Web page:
Tartly written and vividly performed by a fine ensemble cast, Gary Felder's bracingly entertaining first feature covers familiar ground in a fresh, breezy way.
Tartly written and vividly performed by a fine ensemble cast, Gary Felder’s bracingly entertaining first feature covers familiar ground in a fresh, breezy way.
Jimmy the Saint (Andy Garcia) is a smooth-talking, sharp-dressing hipster who has retired from the life and started up an ‘afterlife advice’ video company that tapes dying people’s testimonies for the benefit of their survivors. Jimmy is in the midst of launching a promising romance with a gorgeous young woman, Dagney (Gabrielle Anwar), when he is paged by his former boss (Christopher Walken), an ailing criminal kingpin, who asks him to do a small favor in return for a big payday.
The ‘action’ requested is for Jimmy to put a scare into the new boyfriend of the boss’ son’s ex-girlfriend and make it clear he’s not to enter Denver. To this end, Jimmy rounds up his old gang: Franchise (William Forsythe), a tough biker type who’s now got a weird wife and brood of kids; Critical Bill (Treat Williams), a hair-trigger psycho; Pieces (Christopher Lloyd), a disfigured porn theater projectionist; and Easy Wind (Bill Nunn), a hulking black man who has shifted from human to insect extermination.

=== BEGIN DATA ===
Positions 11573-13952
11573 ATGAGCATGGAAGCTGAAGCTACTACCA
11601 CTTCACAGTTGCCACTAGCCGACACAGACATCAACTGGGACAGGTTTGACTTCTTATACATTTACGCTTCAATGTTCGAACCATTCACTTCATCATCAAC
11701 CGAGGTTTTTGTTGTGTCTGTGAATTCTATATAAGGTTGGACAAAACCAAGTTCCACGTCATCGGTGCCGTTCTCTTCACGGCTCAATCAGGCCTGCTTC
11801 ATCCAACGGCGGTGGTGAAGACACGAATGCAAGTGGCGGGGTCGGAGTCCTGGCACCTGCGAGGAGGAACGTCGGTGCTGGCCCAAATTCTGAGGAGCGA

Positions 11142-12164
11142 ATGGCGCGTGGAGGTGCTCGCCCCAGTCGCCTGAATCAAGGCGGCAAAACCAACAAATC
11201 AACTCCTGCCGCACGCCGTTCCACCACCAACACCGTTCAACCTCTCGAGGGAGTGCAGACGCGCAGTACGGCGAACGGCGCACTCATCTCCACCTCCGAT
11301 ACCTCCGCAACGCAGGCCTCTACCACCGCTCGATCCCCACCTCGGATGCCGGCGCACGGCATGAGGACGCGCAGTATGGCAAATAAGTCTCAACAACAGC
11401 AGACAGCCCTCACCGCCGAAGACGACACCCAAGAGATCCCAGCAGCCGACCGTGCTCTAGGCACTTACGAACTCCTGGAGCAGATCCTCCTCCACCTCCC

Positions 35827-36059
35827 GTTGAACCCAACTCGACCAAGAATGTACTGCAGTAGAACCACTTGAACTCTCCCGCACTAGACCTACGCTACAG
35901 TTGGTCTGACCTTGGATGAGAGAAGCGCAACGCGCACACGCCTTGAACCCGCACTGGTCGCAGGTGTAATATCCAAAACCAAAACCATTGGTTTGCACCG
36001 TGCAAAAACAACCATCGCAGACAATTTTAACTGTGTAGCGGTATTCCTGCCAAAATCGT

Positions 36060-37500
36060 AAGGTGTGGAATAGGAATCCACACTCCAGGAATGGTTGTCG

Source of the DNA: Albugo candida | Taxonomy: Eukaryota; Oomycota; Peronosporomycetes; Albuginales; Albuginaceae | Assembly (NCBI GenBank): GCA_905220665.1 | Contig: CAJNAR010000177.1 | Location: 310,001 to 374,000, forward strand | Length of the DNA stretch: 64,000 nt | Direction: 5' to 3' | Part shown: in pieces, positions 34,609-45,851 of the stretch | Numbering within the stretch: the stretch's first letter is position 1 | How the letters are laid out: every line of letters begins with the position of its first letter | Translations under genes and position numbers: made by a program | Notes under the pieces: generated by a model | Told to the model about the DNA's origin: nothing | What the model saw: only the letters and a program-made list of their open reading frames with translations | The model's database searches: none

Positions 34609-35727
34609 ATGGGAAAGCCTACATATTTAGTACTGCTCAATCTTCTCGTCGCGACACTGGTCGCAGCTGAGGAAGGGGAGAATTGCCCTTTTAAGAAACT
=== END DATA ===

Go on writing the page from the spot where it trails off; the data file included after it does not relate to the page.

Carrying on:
Due to a bit of mistaken judgment on Jimmy’s part and typical rashness on Critical Bill’s, the ‘action’ goes awry, pushing the big boss into issuing death warrants for all the boys, to be executed by hit man Mr. Shhh (Steve Buscemi).
Some of writer Scott Rosenberg’s conceits are too precious and cute by half, and the film’s eagerness to please may put some viewers off. But this is far outweighed by the pic’s constant inventiveness, the bright, original dialogue and the vibrancy of direction that can be felt in the excitingly alert performances as well as the dynamic visual style.